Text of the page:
What’s a Chinese homonym?

What’s a Chinese homonym?

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Chinese Homophone

by: Smart Coos

What’s a Chinese homonym?

Have you ever gotten the words, there, their, and they’re confused? Well, if you’re like most people, at some point in your life these three words used to trip you up all the time. Words like these, that are pronounced the same but have different meanings, are called homonym and, unsurprisingly, they exist in almost every language. In Mandarin Chinese, confusing 再 (zài) and 在 (zài) is equivalent to the English, there, their and they’re problem. While, 再 (zài) is usually used to indicate a location or a state of being like, “She is in/at the store,” 在 (zài) is used to indicate repetition or a sequence of events like, “again,” “another,” or “and then.” Though these two words are pronounced the same, the way they are used determines their meaning in a sentence. The way they’re written is also different; just like they’re, their and there.



Homonyms like these are usually a challenge to those learning a new language. Especially in languages that are heavily phonetic, like Chinese, where the stress you put on certain syllables can completely change the meaning of a word, you can accidentally turn a sentence as simple as “I’m going to sleep,” into “I’m going to dumpling soup.” And that doesn’t make much sense, does it? 睡觉 (pronounced: shuìjiào) means “to sleep,” while 水饺 (pronounced: shuǐjiǎo) means “dumpling soup.” The way in which you put stress on the vowels “i” and “a” determines if you’re going to take a nap or drink some soup, which makes a pretty big difference in a conversation. This emphasis on pronunciation is one of the reasons Chinese is considered one of the hardest languages to learn. The smallest of changes in your inflexion can completely change what you’re saying, and a lot of these homonyms can be tricky.

For all the trouble they cause while you’re learning a new language, homonyms can be fun sometimes, too. A lot of Chinese sayings and puns are derived from homonyms, eggs-actly like they are in English. The phrase, “老公,就是劳工. (Láogōng, jiùshì láogōng)” means “A husband is hard labor,” and it plays off the fact that “老公 (husband)” and “苦工 (hard labor)” can often be pronounced the same given the sentence they are used in. Adding some fun to the homonym confusion can also help you remember the subtle differences between the two words. Mixing them up can be both comical and memorable and there are plenty of sayings and phrases out there to help you remember them both.

When it comes to writing similar characters, there are also many helpful tips and tricks to remember the differences. For example, 鸟 (niǎo) and 乌 (wū) are written similarly, but 鸟 means “bird” and 乌 means “dark”. Children are taught to remember the difference between the two when they’re learning to write Chinese characters by being taught that 鸟 has a line that goes into the upper rectangle shape of the character, which resembles an eye, while 乌 has no eye and, therefore, cannot see, so it is in the dark. The 鸟 character also resembles the profile of a bird, which is another trick that is used to remember the subtle differences between the two characters. For a child, especially, associating words with tangible things always helps solidify the meaning in their minds.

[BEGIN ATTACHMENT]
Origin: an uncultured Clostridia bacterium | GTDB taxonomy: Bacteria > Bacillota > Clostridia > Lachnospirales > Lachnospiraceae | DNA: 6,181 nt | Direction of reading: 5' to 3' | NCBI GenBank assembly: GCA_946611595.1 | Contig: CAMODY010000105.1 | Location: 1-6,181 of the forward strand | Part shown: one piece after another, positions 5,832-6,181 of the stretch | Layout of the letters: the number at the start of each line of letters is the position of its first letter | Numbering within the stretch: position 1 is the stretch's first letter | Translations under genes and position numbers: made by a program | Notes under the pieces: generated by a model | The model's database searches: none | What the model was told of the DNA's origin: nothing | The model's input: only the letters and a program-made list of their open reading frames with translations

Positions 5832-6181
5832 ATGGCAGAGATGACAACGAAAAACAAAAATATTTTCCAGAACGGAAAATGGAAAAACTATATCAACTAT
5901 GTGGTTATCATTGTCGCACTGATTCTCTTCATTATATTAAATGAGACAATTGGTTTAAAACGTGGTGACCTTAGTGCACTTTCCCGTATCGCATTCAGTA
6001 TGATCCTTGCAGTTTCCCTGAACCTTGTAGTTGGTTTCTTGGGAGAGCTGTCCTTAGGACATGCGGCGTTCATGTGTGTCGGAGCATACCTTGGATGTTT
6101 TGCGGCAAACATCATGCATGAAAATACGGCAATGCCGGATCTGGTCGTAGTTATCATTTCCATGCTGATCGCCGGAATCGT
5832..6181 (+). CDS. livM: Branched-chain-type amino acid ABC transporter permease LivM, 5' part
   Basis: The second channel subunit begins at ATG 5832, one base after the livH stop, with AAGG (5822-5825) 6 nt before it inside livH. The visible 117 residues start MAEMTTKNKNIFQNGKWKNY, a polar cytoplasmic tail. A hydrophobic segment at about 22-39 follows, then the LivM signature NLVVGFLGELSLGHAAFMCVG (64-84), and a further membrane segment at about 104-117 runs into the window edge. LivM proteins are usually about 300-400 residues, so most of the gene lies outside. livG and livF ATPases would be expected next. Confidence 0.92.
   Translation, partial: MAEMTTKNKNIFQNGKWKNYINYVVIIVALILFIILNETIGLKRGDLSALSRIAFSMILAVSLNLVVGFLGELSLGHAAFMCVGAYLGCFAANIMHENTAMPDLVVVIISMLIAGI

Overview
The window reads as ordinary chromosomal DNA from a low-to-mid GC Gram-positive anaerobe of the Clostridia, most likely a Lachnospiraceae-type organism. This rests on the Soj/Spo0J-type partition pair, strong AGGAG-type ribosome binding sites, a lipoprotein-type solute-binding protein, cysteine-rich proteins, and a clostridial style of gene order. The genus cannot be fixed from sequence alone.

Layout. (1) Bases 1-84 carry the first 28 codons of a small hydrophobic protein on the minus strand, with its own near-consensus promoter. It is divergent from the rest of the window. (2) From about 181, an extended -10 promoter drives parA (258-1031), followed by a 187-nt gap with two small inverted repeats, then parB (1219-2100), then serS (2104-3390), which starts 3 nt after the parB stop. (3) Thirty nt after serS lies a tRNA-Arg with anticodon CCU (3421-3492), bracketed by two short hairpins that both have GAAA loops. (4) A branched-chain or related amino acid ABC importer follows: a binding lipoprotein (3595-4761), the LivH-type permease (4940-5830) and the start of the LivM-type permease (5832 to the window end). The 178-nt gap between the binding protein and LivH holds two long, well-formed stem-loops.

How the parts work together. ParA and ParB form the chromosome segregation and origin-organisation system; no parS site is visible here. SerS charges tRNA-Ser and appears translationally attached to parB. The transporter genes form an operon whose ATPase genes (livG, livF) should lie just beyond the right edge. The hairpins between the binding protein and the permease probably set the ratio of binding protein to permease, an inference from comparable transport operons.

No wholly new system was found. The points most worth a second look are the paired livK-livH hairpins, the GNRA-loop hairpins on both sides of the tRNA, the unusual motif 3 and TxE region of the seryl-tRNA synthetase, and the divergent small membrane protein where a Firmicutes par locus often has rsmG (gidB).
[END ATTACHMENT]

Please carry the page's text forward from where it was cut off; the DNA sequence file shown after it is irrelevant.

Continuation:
Homonyms are tricky when learning a new language, but they can also be fun to play around with. You can come up with your own little jokes or sayings, to help you and your new little learner remember the differences between all these words, especially the really important ones. You may accidentally turn the great Qing (清) Dynasty in the great Green (青) Dynasty if you use the wrong character because they’re both pronounced “ching,” so watch out. But, most importantly, have fun. Smart Coos wants you to enjoy the language learning process with your child and, although new languages present challenges, they also bring opportunities and egg-cellent fun for your child.

 

About the Author:

Gelsey Brizo. A senior at the University of Florida pursuing a degree in English. Born and raised in Miami, Florida she speaks both English and Spanish fluently and loves to watch and play soccer. A book fanatic who enjoys to read and write, she can’t go a day without a cup of coffee, a good read or her favorite music.

 


 

Works Cited:
Fang, Angela. “How To Use: 在 vs. 再 In Chinese.” How To Use: 在 vs. 再 In Chinese. 30 Sept. 2015. Web. 19 Nov. 2015
Grigg, Hugh. “Some Fun with Mandarin Homophones.” Some Fun With Mandarin Homophones. 25 Feb. 2013. Web. 19 Nov. 2015.
“Most Commonly Mixed Up Chinese Words Mandarin.” YouTube. SpeakMandarin, 17 Oct. 2014. Web. 19 Nov. 2015.



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